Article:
Union campaigns to get students involved in clubs and societies

The Students Union is launching a campaign this week to encourage more students to join societies and sports clubs.

The scheme, “Better late than never”, replaces last year’s poorly attended Re-Freshers fair, and aims to get societies and clubs to organise events and socials similar to those held during Freshers’ Week to attract new members.

The Union already produces a weekly information leaflet, the Bubble, which includes information about upcoming sports and society events. This campaign aims to publicise events further, by highlighting them more prominently on the website, producing posters, and through the Union Street Team touring campus kitchens to raise awareness of the initiative.

Terry Marshall, Students Union Sports Officer, said that the Re-Freshers fair had been seen as a ‘bit of a non-event’ last year, and that a different approach was needed to target students. Lucy Reynolds, Students Union Societies Officer agreed, saying that through consultation with society presidents, the ‘consensus was that this plan would be better’.

The Union website boasts that Warwick has over 220 societies, ‘the largest number of any Students’ Union in the country’, and 77 sports clubs, offering ‘something for everyone’.

At present however, less than 50 per cent of students are members of the Societies Federation and at least one society. Of the 18,000 students at Warwick, only 8,766 have joined a society, although that was an increase of 700 on the previous year. The Union did not supply data regarding membership of the sports clubs, saying only that clubs are required to have a minimum of 30 members in order to make sure that they are ‘active’.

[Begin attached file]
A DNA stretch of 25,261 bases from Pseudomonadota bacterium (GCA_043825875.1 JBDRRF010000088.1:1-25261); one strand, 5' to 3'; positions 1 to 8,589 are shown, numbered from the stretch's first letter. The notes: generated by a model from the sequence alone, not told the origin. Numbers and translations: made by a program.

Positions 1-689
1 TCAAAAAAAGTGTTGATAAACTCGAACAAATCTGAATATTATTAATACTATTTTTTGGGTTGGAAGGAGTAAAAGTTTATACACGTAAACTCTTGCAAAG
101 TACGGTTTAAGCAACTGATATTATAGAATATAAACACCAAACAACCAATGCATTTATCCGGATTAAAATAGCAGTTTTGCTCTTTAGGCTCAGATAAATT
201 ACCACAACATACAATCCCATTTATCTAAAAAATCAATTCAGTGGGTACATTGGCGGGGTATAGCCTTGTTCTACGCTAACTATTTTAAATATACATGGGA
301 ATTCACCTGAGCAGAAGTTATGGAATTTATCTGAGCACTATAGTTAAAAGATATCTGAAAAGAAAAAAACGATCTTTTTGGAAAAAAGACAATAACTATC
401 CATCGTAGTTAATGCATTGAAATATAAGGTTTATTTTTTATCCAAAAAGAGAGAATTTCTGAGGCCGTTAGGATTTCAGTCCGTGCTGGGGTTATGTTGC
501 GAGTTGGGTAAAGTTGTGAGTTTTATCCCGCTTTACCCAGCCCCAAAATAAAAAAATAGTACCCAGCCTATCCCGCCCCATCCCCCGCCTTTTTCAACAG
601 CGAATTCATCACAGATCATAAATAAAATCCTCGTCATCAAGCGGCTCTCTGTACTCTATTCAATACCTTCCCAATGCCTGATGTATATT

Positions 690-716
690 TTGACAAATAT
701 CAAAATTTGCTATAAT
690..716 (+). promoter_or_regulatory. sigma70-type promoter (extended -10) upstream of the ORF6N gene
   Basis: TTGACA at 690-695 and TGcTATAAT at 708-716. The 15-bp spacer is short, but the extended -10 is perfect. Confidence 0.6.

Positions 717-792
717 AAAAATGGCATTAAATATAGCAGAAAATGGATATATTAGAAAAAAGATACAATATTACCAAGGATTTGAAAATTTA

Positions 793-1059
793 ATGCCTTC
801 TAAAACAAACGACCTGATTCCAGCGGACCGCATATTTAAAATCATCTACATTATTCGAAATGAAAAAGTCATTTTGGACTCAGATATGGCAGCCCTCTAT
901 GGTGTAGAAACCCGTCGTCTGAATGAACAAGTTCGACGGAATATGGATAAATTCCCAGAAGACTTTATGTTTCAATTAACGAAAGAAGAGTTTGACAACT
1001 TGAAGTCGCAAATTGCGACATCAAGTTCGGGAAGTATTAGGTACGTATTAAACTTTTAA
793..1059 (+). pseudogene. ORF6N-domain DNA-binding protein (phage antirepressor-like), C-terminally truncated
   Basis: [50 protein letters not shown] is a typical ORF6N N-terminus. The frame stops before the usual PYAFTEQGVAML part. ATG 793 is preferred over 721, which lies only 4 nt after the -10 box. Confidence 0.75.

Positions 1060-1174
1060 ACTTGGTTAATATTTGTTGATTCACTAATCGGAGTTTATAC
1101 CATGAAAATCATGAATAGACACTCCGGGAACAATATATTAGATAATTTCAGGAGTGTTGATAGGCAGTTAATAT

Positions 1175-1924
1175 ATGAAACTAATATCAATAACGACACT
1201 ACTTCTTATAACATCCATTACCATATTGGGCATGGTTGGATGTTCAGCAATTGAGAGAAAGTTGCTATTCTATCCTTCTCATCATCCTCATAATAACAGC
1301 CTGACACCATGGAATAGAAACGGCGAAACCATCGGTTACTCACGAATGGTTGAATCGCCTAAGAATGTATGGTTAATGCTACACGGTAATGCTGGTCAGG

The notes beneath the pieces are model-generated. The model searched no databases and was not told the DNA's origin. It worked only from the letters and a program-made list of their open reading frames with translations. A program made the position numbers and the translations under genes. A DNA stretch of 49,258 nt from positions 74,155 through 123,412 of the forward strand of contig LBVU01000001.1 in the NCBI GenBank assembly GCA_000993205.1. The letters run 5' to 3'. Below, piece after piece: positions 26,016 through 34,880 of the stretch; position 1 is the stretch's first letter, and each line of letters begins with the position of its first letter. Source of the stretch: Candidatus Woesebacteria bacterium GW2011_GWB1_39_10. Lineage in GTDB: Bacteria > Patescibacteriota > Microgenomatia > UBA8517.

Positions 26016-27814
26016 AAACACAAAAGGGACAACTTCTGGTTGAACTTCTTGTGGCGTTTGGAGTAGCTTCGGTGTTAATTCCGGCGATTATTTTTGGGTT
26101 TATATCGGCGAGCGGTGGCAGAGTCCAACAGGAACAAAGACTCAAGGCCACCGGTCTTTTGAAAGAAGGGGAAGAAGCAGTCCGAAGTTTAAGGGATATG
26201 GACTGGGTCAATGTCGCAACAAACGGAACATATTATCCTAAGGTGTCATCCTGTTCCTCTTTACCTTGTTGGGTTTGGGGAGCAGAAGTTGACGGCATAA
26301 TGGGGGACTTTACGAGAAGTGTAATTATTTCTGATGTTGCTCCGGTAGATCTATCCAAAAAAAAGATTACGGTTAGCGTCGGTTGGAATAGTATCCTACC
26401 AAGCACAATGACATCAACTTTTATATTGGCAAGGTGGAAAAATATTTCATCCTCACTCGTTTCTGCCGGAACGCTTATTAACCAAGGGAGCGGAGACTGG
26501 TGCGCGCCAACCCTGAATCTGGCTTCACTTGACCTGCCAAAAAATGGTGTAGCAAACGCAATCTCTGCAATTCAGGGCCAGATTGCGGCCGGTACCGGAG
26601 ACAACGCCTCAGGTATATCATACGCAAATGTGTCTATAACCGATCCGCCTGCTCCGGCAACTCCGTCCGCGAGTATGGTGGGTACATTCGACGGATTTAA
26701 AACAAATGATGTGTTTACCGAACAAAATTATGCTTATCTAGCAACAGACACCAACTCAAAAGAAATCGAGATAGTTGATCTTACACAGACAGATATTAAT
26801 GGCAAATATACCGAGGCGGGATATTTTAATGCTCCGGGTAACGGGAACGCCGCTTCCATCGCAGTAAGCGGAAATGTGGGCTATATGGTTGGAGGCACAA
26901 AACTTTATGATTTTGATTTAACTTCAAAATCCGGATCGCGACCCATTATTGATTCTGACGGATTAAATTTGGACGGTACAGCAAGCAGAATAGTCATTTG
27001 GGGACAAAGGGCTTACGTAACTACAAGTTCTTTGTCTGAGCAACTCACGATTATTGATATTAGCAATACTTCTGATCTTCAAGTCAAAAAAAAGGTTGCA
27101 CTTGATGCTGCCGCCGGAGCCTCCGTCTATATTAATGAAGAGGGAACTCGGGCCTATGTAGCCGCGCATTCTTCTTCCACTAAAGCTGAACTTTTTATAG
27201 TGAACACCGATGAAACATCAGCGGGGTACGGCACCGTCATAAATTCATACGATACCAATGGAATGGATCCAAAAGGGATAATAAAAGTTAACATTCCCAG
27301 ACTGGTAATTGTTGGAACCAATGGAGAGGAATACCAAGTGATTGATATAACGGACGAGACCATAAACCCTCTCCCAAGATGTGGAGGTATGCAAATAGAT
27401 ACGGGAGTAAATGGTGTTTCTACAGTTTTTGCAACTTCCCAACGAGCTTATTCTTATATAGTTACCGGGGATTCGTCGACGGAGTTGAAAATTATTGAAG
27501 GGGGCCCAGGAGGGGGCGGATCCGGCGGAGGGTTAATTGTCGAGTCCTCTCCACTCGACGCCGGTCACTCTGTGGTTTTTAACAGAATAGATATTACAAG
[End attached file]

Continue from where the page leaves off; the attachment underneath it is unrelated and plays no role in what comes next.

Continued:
Max Roberts, a second year Theatre and Performance Studies student, said that societies have enriched his time at Warwick. Participation in them, he said, ‘gives us [Theatre students] the experience that we would need to pursue careers in many facets of theatre’. This compliments his degree that focuses on ‘the academic study of theatre and performance as opposed to the actual practice of it’.

An Engineering student, said that he had not joined any societies or sports clubs. ‘I don’t have the time to fit them in with my studies’, he said, ‘and I don’t want to put my degree at risk’.

The potential for the campaign’s success has already been questioned by students. One fresher said that she had ‘already joined all the clubs during Freshers’ Week’, and that the campaign seemed ‘a bit pointless’.

A third year, who is currently on a society exec, said that while he hoped for more members, he ‘doubted’ whether the campaign would be effective. ‘Previous years suggest that recruitment is an ongoing process’, he said, ‘and it is only during Freshers’ Week that people join in large numbers’.

Marshall, however, was keen to stress the Union’s confidence, saying with students making New Year resolutions to keep fit and try new things, a ‘fresh drive’ would help to encourage students to get involved.

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